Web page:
62 Tasting Notes
A clean and crisp taste, this is the best white tea that I have ever tasted. What’s even better is that it can be steeped 5+ times easily. Today I steeped 6 times, starting at 30 seconds and eventually working my way up to 6 minutes. The complexity of the taste changed, but I never felt like I wasn’t getting a good cup.
Anyway, this is the first and possibly the only tea that I will give a perfect rating.
This is a full bodied long jing that tastes great!
I was never a fan of scented teas until I tried this white tea from Shang. Pao Blossom is probably the best floral scent and taste that I have experienced. Shang makes this using his silver needle king grade leaves and the pao blossom is allowed to infuse into the leaves about 3-4 times over the course of the tea making process.
This tea has a nice bold, nutty taste to it.
I really enjoy this yellow tea. A great way to relax and de-stress.
Buddha’s Tea by Tea Trekker is a fantastic tea. It has beautiful long needle-like tea leaves that dance as you brew the leaves. The taste has a very refreshing, sweet taste, similar to what you might find in a dragonwell but with a slightly less nutty taste.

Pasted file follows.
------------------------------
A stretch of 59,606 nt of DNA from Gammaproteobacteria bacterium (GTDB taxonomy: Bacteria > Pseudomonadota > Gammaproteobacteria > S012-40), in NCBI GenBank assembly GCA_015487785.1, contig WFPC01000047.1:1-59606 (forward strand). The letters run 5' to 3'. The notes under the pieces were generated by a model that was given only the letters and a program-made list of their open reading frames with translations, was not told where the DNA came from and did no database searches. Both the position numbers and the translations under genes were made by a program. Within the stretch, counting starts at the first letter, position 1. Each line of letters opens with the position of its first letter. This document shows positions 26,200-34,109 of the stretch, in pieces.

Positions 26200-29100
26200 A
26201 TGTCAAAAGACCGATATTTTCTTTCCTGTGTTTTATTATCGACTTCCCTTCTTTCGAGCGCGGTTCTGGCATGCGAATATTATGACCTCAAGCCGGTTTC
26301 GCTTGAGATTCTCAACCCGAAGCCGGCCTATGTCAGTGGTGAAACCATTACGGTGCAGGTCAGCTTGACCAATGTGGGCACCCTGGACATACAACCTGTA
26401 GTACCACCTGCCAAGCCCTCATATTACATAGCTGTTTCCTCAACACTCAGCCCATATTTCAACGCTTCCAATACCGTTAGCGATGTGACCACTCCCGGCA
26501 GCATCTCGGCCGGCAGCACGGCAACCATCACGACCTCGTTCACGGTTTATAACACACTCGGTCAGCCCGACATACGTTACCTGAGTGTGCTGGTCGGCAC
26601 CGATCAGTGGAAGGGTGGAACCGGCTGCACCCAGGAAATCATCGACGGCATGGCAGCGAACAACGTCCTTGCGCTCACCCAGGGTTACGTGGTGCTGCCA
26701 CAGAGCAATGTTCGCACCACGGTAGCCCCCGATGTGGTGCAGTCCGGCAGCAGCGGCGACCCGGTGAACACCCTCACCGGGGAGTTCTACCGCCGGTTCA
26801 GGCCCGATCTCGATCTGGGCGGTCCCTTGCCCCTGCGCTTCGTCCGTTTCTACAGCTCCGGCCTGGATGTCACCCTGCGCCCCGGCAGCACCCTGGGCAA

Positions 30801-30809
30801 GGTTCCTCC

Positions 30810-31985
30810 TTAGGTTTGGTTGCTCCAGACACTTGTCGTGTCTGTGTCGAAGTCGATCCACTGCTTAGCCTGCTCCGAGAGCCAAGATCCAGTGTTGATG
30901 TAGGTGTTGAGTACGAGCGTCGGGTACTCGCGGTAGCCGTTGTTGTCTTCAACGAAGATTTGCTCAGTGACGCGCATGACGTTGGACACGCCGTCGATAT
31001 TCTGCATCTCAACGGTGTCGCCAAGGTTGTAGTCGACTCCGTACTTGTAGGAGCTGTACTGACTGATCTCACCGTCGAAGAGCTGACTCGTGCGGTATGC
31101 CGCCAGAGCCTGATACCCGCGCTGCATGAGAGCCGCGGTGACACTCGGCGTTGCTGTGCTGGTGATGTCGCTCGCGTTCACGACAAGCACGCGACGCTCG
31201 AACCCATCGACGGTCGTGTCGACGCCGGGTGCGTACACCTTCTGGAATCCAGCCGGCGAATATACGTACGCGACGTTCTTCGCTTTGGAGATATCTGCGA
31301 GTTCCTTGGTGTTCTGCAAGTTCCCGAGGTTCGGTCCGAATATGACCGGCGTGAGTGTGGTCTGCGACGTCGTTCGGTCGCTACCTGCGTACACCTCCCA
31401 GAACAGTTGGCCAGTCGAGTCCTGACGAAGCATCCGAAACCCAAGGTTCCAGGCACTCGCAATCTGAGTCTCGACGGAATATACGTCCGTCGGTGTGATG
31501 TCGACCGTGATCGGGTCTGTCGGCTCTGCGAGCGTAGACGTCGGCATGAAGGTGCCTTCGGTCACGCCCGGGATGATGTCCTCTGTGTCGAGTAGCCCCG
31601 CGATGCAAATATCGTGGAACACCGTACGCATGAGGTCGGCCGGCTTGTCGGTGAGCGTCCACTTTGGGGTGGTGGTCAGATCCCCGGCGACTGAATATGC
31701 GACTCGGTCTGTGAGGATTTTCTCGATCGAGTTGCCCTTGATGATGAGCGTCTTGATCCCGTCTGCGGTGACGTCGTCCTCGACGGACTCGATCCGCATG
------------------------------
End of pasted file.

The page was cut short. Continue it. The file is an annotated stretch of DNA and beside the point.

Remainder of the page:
Not quite as good as the Golden Needle King that Shang offers, this is still a good black tea. Since Shang makes all his teas from white tea leaves they are all much more subtle and smooth rather than strong and robust. This one is no different, and although you can taste the smokiness that comes from oxidation, you can also taste the underlying white tea that was used to produce this.
This tea isn’t bad, but it isn’t really good either. It’s got a very sweet taste without any grassy aftertaste, and it has a slight charcoal taste to it as well. While I wouldn’t describe this tea as bland, I also wouldn’t describe it as distinctive either.
This is my first real venture into Gyokuro. I’ve tried it before, but when I last purchased gyokuro I was still in the naive mindset that all green teas are brewed the same way (3 min, 180 degrees), and so I’m pretty sure that I butchered gyokuro the last time I had it. That being said, I now have learned that most gyokuro are steeped at extremely low temperatures (this one I steep at 104 degrees!) which brings out a completely different taste than you get at 180 degrees and I also brew it in a little kyusu now.
In this case you get a very sweet taste with slight vegetal hints, but not nearly as much as you would get at higher temperatures. The flavor is so different to me that I really don’t know how to describe it right now, but when I have a chance to try more Gyokuro, I’ll make sure that I report back